At a technical conference hosted by the IEEE this week IBM announced the results of nearly a decade of research in which its scientists have been investigating the emerging technology known as “Phase Change Memory” (PCM). The scientists presented a means of successfully storing three bits per cell for the first time, while also addressing all of PCM’s challenging idiosyncrasies, including resistance drift and temperature drift.
Commonly referred to by the erroneous nickname “TLC” for Triple Level Cell, this technology squeezes three bits of data into the space of a single bit, essentially cutting the cost per gigabyte to about one third of that of a standard memory chip making it closer in cost to flash.
With this step IBM expects to help drive a new memory layer into existence, one that will fit between the cheap and slow NAND flash used in SSDs and the fast but expensive DRAM used for main memory. Such a layer would improve the cost/performance of all types of Continue reading “IBM Jumps on the “New Memory” Bandwagon”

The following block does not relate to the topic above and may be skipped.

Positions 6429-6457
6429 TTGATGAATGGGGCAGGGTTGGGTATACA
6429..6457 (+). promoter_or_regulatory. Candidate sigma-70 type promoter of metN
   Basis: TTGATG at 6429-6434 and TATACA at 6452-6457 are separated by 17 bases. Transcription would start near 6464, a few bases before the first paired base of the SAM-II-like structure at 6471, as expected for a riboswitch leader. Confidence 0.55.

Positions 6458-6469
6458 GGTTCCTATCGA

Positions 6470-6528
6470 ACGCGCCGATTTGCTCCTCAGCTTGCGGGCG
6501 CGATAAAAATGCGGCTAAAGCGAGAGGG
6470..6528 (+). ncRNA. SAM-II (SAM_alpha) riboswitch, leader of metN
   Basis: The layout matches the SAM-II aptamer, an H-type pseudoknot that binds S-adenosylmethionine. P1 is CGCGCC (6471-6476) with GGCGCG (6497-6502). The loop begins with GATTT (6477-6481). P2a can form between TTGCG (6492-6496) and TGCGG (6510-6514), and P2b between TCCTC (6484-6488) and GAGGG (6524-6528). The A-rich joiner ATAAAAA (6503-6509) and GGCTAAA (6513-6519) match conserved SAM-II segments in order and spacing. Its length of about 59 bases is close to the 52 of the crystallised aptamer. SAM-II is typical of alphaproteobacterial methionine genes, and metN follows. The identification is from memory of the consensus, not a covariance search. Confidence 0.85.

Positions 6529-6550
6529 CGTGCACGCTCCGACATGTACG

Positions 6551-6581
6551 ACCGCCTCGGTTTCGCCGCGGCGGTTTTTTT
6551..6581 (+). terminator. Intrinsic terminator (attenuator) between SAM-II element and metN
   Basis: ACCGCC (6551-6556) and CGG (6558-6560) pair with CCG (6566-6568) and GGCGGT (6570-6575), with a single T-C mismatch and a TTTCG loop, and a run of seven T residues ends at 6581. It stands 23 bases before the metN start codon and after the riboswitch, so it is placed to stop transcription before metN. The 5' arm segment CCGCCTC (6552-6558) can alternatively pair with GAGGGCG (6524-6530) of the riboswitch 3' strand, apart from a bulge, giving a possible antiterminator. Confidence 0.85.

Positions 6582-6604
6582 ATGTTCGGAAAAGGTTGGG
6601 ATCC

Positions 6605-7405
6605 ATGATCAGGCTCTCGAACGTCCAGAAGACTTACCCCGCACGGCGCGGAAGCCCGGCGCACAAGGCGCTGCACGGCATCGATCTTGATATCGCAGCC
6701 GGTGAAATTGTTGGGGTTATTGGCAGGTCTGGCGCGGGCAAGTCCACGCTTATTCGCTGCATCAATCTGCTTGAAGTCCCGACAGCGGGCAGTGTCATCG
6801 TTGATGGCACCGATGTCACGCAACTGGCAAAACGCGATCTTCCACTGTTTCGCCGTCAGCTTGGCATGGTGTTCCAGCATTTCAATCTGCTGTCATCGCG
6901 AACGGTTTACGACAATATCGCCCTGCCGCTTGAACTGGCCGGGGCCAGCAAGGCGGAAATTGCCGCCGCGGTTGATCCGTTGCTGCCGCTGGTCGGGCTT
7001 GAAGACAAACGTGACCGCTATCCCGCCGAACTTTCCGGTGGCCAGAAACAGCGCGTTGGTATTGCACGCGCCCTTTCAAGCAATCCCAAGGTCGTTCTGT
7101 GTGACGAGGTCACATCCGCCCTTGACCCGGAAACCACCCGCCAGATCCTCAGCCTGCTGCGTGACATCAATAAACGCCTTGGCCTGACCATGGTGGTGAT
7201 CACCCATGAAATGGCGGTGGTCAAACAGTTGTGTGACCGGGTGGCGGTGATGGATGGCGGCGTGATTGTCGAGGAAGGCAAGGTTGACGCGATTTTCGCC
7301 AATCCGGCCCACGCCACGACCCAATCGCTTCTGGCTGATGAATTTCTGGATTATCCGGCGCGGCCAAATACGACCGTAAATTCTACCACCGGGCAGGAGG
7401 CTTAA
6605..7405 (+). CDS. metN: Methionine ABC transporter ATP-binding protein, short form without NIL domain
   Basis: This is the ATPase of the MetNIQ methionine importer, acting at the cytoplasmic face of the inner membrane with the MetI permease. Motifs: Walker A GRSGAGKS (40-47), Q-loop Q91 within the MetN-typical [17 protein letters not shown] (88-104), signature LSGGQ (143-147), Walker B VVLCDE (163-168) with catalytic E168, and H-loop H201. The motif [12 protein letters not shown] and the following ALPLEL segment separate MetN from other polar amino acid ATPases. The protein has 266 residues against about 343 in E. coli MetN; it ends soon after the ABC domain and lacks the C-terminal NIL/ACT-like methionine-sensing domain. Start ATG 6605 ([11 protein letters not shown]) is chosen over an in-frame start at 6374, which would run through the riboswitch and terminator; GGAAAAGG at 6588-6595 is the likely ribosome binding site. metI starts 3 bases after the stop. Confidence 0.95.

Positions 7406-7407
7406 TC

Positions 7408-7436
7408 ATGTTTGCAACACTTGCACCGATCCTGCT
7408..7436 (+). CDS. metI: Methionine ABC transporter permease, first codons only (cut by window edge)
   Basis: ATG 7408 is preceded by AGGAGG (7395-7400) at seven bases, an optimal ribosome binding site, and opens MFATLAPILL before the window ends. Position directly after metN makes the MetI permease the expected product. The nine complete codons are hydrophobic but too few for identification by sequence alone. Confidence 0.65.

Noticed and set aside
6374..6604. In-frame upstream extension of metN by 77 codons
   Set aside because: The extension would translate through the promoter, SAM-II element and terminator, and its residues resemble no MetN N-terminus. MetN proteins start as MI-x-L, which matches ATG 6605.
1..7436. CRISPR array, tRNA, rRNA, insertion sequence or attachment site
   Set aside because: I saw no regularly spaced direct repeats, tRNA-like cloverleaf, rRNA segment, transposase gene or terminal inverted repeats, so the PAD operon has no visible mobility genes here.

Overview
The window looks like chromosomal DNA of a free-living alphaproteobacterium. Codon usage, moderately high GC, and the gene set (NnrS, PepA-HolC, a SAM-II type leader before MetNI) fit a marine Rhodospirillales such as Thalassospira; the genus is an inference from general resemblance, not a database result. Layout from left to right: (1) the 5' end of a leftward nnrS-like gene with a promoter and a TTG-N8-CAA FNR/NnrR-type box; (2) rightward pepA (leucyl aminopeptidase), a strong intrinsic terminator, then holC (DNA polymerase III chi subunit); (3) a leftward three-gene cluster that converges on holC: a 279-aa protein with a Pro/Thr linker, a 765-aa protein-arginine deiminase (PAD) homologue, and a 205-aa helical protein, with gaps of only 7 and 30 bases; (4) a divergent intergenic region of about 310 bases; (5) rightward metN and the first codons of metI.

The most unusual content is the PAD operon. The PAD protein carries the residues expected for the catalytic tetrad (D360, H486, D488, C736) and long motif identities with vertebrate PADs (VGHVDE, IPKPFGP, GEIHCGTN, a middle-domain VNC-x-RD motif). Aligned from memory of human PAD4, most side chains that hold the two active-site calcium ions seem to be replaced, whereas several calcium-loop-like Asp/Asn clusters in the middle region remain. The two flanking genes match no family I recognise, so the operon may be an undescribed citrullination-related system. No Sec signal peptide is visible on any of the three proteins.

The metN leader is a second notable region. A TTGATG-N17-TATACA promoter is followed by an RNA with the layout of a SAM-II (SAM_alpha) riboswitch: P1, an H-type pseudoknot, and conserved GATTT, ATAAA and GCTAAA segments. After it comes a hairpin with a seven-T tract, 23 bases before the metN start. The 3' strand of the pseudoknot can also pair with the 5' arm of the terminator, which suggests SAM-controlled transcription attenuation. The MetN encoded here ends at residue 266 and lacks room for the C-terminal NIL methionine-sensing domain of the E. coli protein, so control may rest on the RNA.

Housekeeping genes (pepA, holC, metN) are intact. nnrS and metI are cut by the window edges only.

Objective Analysis has just introduced a new report that you might want to consider: A Close Look At The Micron/Intel 3D XPoint Memory.
The report covers the Intel-Micron 3D XPoint memory and includes Intel’s new Optane support products that are based on this technology. The report explains the technology and its special manufacturing challenges. It includes details of how 3D XPoint memory will be used, and provides an analysis of the benefits of its persistent nature.
Forecasts project how the market will develop and include optimistic and pessimistic forecast scenarios. Particular attention has been paid to its impact upon the DRAM, SSD, and other markets. Finally, the report analyzes different end-market segments to predict how this technology will impact each of them.
The Memory Guy, report author Jim Handy, will present the report’s findings during the Pre-Conference Primer of the Storage Network Industry Association (SNIA) Storage Developer Conference (SDC) this Sunday, September 20, at 2:00 PM, In Santa Clara, CA.
This breakthrough report is based on Continue reading “New Report: 3D XPoint Memory”